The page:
If you want to change the duct tape between trips (passholder not staying on property), just forgo the nail polish and the band will stay pristine underneath the removable tape.

Note on Customization: You can choose in advance what color bracelet you want on the mydisneyexperience website. If you know what duct tape you'll be using, pick a band color close to it. In my case, the red band blended into any spots the red duct tape didn't cover, making it less noticeable.

Note on Kid's Sizes: If removing the grey border to make the band smaller, rub the edges of the band with sandpaper. The border does not always come off smoothly.

Step 5: Further Ideas and Thoughts

Further Ideas:

Disney also releases “limited edition” magicbands like these
frozen ones that retail for $30. http://disneyparks.disney.go.com/blog/2014/08/enj...

Consider buying this duct tape for $6 for a cheap DIY version. http://www.walmart.com/ip/Duck-Brand-Disney-Froze...

Also, this technique works with bangles, bent popsicle sticks, and other bracelet forms.

Thoughts on Magicbands and Customization:

The magicband technology (while somewhat intrusive) is very helpful. In addition to the features listed in the intro, it even stores ride pictures without you having to do anything. I recommend the band to anyone going to Disney World.

Further, I also highly recommend customizing them. Even if each person has a different color magicband, customizing them has additional benefits. One of the main benefits is cast member interaction. Very few people at the park currently have customized bands. Our group got a lot of attention from cast members because of the bracelets which led to the children in our party getting picked for more activities as well as just having more magical moments.

One constant at Disney World is that there is always more interaction with people who want to be there. This can be shown many ways (being happy obviously, disney merchandise, and customized disney apparel). If you're hoping for a little extra Disney magic, customizing your Magicbands is one way to add to your chances.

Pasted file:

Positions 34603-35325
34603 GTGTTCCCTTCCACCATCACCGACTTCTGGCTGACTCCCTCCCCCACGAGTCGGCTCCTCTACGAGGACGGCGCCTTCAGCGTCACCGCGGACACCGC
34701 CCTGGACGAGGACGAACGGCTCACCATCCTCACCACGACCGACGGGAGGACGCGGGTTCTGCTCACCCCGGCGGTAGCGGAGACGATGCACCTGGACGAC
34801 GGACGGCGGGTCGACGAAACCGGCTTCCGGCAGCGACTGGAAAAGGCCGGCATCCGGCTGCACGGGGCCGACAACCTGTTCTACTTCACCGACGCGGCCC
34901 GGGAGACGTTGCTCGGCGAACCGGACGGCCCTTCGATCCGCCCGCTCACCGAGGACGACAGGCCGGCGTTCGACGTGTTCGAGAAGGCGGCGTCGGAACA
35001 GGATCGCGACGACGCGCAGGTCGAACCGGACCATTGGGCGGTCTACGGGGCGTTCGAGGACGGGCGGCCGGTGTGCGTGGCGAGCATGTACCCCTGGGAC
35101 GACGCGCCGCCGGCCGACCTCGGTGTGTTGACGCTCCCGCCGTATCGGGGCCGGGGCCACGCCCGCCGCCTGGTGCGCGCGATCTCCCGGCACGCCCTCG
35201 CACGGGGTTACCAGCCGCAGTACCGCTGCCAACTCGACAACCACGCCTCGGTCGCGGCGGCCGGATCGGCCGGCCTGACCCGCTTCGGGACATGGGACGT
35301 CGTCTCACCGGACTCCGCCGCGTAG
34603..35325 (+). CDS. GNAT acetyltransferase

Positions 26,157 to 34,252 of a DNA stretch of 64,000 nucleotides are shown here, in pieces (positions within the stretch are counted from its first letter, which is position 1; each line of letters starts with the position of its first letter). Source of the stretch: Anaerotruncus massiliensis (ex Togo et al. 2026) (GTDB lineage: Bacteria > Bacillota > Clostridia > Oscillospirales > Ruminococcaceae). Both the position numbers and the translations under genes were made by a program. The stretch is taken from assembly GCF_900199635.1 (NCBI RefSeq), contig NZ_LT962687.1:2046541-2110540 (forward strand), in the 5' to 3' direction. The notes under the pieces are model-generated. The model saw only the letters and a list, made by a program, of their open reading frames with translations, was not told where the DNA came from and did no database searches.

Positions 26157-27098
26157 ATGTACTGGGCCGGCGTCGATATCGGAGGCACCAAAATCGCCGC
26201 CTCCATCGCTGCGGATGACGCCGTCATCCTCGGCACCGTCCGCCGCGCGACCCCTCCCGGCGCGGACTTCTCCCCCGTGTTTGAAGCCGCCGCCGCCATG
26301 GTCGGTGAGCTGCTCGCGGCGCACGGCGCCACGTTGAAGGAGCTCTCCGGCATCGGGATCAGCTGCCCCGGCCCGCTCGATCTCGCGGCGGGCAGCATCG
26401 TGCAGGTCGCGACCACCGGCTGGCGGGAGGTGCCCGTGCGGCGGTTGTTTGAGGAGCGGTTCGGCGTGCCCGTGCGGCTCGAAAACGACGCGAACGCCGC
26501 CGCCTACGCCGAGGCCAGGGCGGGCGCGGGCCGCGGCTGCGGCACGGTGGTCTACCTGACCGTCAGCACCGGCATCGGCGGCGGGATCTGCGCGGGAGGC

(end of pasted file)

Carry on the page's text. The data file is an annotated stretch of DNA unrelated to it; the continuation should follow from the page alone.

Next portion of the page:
In addition to magic at Disney World, some of the kids continued to wear their bands after the trip, leading to it being a useful souvenir.

Step 6: Temporary Tattoos

The other main way to decorate is using temporary tattoos. Unlike stickers, the tattoos blend into the band and appear like they belong.

The tattoos show up really well on the yellow and pink bands. They're decent on orange bands. Blue, red, and grey are lackluster.

Tattoos should be applied according to their directions onto the band. To make them stand out more on the darker bands, apply white nail polish to the area before applying the tattoo.

To prevent cracking, apply the tattoo onto the band while it is in it's bent state (try the band on, mark which holes you're using, undo, and then fasten on the same holes).

Let the tattoo dry completely and then go over it with several coats of clear base coat nail polish.

Step 7: Sharpie

Sharpies also work on the bands. As noted in the temp tattoo section, the different band colors do dictate effectiveness.

While black sharpie will work on all bands, lighter colors do not show up well. In this case, I used sharpies on white tape when needed.

About This Instructable

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Bio: I spend most of my craft time cutting stencils and silhouettes out. May have a strange obsession with x-acto knives...